# Rice University Graduate Electronic Theses and Dissertations

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Rice University makes its graduate theses and dissertations available online at no cost to end users. These electronic theses and dissertations (ETDs) cover the period from 1918, when the first dissertation was issued to H. E. Bray, through the most recently processed graduating year.

Occasionally a thesis or dissertation may be be missing from the repository. If you are unable to find a specific dissertation, please let us know and we will attempt to make it available through the repository, provided that the author has not elected for it to be embargoed.

Occasionally a thesis or dissertation may be be missing from the repository. If you are unable to find a specific dissertation, please let us know and we will attempt to make it available through the repository, provided that the author has not elected for it to be embargoed.

Visit the web site for Rice University's Office of Graduate and Postdoctoral Studies for more information about Rice graduate student requirements for theses and dissertations.

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### Browsing Rice University Graduate Electronic Theses and Dissertations by Issue Date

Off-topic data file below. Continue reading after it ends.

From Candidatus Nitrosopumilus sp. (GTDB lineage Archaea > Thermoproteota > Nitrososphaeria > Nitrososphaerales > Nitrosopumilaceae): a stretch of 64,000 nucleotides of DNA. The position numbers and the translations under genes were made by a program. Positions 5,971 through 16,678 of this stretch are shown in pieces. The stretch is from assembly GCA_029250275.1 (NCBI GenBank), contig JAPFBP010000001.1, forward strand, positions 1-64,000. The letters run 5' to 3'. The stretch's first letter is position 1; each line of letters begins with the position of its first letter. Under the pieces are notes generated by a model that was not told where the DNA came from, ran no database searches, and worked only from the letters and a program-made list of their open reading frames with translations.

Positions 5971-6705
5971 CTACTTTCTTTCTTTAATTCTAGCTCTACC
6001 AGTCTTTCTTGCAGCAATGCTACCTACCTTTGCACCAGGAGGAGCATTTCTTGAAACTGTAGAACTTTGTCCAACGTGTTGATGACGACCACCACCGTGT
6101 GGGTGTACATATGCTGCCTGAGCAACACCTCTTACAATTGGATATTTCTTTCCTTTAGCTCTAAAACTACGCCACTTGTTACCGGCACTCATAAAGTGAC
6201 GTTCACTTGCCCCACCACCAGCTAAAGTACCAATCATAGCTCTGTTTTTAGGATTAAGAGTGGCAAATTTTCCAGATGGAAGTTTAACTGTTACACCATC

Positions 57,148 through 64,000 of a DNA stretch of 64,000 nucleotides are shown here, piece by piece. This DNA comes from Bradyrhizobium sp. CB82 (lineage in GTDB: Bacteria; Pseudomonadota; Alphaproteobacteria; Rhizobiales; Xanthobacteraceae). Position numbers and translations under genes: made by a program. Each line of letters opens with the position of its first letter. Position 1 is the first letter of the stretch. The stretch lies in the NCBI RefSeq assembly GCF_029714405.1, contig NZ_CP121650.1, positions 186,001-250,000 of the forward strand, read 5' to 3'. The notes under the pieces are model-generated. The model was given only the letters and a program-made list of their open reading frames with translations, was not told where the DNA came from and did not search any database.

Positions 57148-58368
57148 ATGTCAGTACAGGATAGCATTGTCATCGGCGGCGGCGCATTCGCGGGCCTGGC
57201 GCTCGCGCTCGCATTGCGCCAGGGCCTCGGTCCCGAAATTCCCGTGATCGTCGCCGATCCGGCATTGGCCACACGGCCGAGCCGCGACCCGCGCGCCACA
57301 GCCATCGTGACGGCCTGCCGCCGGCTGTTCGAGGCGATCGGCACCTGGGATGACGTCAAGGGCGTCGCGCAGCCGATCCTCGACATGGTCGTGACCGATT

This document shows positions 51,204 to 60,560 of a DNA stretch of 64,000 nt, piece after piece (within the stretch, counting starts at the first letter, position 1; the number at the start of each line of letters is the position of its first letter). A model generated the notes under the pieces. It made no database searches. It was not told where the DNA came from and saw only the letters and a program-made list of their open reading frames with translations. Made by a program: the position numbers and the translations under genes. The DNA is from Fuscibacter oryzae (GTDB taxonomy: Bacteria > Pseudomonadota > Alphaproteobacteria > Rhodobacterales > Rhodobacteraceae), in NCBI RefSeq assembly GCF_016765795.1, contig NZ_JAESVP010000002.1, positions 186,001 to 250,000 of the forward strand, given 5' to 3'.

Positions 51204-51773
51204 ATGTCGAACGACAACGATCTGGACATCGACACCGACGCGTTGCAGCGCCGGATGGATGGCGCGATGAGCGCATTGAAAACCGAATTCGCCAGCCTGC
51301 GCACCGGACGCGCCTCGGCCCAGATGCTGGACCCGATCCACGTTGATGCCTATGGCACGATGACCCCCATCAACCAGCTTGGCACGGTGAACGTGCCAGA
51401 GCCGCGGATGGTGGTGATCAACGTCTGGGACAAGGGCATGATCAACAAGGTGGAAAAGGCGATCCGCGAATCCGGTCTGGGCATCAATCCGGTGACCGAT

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Item The effect of long-continued heterozygosis on a variable character in drosophila(1916) Marshall, Walter WinfieldItem Alternating current electrolysis with zinc electrodes in sodium thiosulphate solution(1917) Wilber, Herbert WrayItem Some experiments on the synthesis of ammonia from nitrogen and hydrogen(1917) Standish, William MarionItem A Green's theorem in terms of Lebesgue integrals(1918) Bray, H. E.Item Labor legislation in Texas, a survey of the labor laws of Texas(1919) Barber, Helen BrowderItem Adsorption by precipitates(1919) Sherrick, Jacob LeightyFrom the results of this investigation the order of adsorption of the ions by precipitated barium sulphate is: ferrocyanide > nitrate > nitrite > chlorate > permanganate > ferricyanide > chloride > bromide > sulphocyanate > iodide, the ferrocyanide ion being adsorbed the most and iodide the least. From a consideration of this order and of the absolute amount of adsorption in each case we find very little reason to place much credence in Schulze's law. Although we find a quadrivalent ion the most strongly adsorbed, we find four univalent ions more strongly adsorbed than the trivalent ferricyanide. Furthermore, contrary to what is implied in Schulze's law, we find a very wide variation in the amount of univalent ions adsorbed. This amount varies from 8.482 gram anions per 100 mols for nitrate to 0.056 gram anions per 100 mols for iodide ion. If the adsorption values are expressed in gram anions instead of gram equivalent anions the order becomes: nitrates > nitrites > chlorate > ferrocyanide > permanganate > chloride > ferricyanide > bromide > sulphocyanate > iodide, the nitrate ion being adsorbed the most and the iodide the least. Here there is nothing even to suggest Schulze's law.Item The non-singular collineations of three dimensional space, their classification and invariant elements(1919) Dean, Alice CrowellItem Colloidal barium sulphate(1920) Porter, Everett EllisItem The luminosity of mercury vapor distilled from the arc in vacuo(1920) Ricker, Norman HurdItem Adsorption of precipitating anions by colloidal hydrous oxides(1920) Middleton, Edmund Burrus (b. 1897)Item Thomas Hill Green's criticism of hedonism(1921) Arrowood, Charles Flinn (1887-1951)Item The Mexicans in the Southwest(1921) Snoddy, ElizabethItem The oxidation and luminescence of phosphorus(1921) Garrison, Allen DarnabyItem I. Dielectric losses at radio frequencies in liquid dielectrics. II. The electrical properties of flames containing salt vapors for high frequency alternating currents. III. The conductivity of flames for rapidly alternating currents(1922) Bryan, Andrew BonnellDielectric losses and dielectric constants at radio frequencies for nitrobenzene, water and xylene. The method of resistance variation was used to measure the phase difference psi and dielectric constant K for frequencies between 2 x 105 and 14 x 105 cycles/sec. Special cells were required. (1) Variation with frequency. The results agree approximately with the equations: For carefully dried nitrobenzene at 30°C, psi = .028° + 6.03 x 104/f; for distilled water at 23.5°, psi = 0.8° + 2.09 x 106/ f. These indicate that in addition to the true dielectric loss there is a leakage through the liquid proportional to 1/f. For xylene, psi was too small to measure, less than .01° at 3 x 10 5 cycles. K was found to be practically independent of the frequency, being 2.24 for xylene and of the order of 100 for water. (2) Variation with temperature, for nitrobenzene. K decreased from 42 at 20° to 24 at 14.2°, while psi increased in the same range in the ratio of 7 to 1. These values were obtained, however, for a sample of nitrobenzene for which psi was 12 times as great as for a carefully dried sample.Item The political theory of recent British idealism(1922) Wilson, Mabel VirginiaItem Naturalism in British ethics(1922) Hathorn, John BroadusItem Neighborhoods; a modern survival of the instinct of mutual aid(1922) Lee, Lenoir ValentineItem Additive and bounded functions of curves(1923) Maria, Alfred JosephIn the present paper we apply the analysis of Vitali to functions of curves of limited variation* To determine the structure of functions of limited variation we associate with every finite function an additive function, called a discard. This discard measures, in a true manner, the quantity by which the function ceases to be absolutely continuous. We demonstrate that the property which characterizes a discard is that the discard coincide with its own discard. We prove the theorem that every function of limited variation can be decomposed into the sum of a function of point values, a continuous function and a finite or infinite number of elementary discards each multiplied by a constant. Finally use is made of the preceding results to find the structure of a function of limited variation hut having no point values.Item Elementary divisors(1924) Michal, Aristotle D. (b. 1899)The proof of M. Ragnar Frisch’s theorem, The absolute value of a symmetric, definite determinant of real elements is at most equal to the product of the absolute values of the elements of the principal diagonal, may be generalized to establish the following theorem of which the above is clearly a special case : The absolute value of a definite Hermitian determinant is at most equal to the product of the absolute values of the elements of the principal diagonal.